The U.S. Securities and Exchange Commission (SEC) recently lost a motion for an interlocutory appeal in its case against Ripple Labs, the company behind the cryptocurrency XRP. District Judge Analisa Torres denied the SEC’s motion, leading to a considerable stir in the legal and crypto communities. 

Australian lawyer Bill Morgan took to Twitter to dissect the court’s decision, emphasizing the comprehensive defeat suffered by the SEC. This article delves into Morgan’s key insights and explores the implications for Ripple and the broader crypto market.

According to him, the SEC failed to meet all three critical elements needed for an interlocutory appeal to proceed, and the court found the following. 

  1. There was no controlling question of law; 
  2. There was no substantial ground for differences of opinion;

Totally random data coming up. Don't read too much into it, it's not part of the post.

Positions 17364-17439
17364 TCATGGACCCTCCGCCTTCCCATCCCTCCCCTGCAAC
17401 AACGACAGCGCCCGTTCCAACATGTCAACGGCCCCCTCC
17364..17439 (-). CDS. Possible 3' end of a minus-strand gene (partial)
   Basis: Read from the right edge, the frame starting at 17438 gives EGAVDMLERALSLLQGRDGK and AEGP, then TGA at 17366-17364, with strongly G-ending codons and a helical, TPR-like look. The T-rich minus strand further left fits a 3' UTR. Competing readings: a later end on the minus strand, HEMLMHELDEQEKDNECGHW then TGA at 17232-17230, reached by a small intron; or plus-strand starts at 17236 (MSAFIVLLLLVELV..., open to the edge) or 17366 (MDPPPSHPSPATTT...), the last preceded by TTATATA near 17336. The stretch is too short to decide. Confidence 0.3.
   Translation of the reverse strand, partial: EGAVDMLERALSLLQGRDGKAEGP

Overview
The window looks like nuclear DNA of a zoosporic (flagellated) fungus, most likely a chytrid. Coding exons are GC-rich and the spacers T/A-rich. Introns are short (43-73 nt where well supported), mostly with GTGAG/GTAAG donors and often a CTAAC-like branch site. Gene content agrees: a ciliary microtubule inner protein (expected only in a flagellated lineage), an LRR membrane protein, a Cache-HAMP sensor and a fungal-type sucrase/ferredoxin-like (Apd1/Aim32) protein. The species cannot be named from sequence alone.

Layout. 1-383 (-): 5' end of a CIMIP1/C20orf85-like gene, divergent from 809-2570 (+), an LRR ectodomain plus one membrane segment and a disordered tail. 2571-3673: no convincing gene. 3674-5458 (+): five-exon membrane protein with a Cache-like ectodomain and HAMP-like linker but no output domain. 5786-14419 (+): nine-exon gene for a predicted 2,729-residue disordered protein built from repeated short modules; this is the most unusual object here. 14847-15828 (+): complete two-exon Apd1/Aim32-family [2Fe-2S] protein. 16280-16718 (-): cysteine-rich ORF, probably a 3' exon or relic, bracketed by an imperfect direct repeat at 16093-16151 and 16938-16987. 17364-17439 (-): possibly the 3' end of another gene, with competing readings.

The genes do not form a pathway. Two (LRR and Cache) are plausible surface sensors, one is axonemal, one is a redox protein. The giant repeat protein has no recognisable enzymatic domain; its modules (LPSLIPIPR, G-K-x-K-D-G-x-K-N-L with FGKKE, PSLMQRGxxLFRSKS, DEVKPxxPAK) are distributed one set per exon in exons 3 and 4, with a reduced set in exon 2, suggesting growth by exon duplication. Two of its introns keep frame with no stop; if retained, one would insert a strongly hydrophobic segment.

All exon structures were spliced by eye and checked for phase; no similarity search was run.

3. An interlocutory appeal would not materially advance the ultimate termination of the litigation,” 

His remarks underscore the thoroughness of the SEC’s defeat, branding it a “complete loss” on all fronts. Morgan further pointed out that the court’s ruling did not conflict with decisions in similar cases, such as LBRY and Terra Labs, thereby quashing any hopes for the SEC to find a silver lining in comparative law.

One of the pivotal elements in crypto-legal battles is the Howey Test, a set of criteria used to determine if a financial instrument qualifies as a security. Judge Torres ruled that the Howey Test was irrelevant to this case, thereby striking down one of the SEC’s main arguments. Morgan concurred, reinforcing that there was no “substantial ground for differences of opinion” concerning the test’s applicability to Ripple’s XRP.

Although this is a setback for the SEC, the battle is far from over. The main trial is set for April 2024, and it promises to resolve lingering questions about the status of XRP as a potential security. As Morgan speculated, this could be an opportunity for Judge Torres to clarify her reasoning further, potentially making the case “appeal-proof.”

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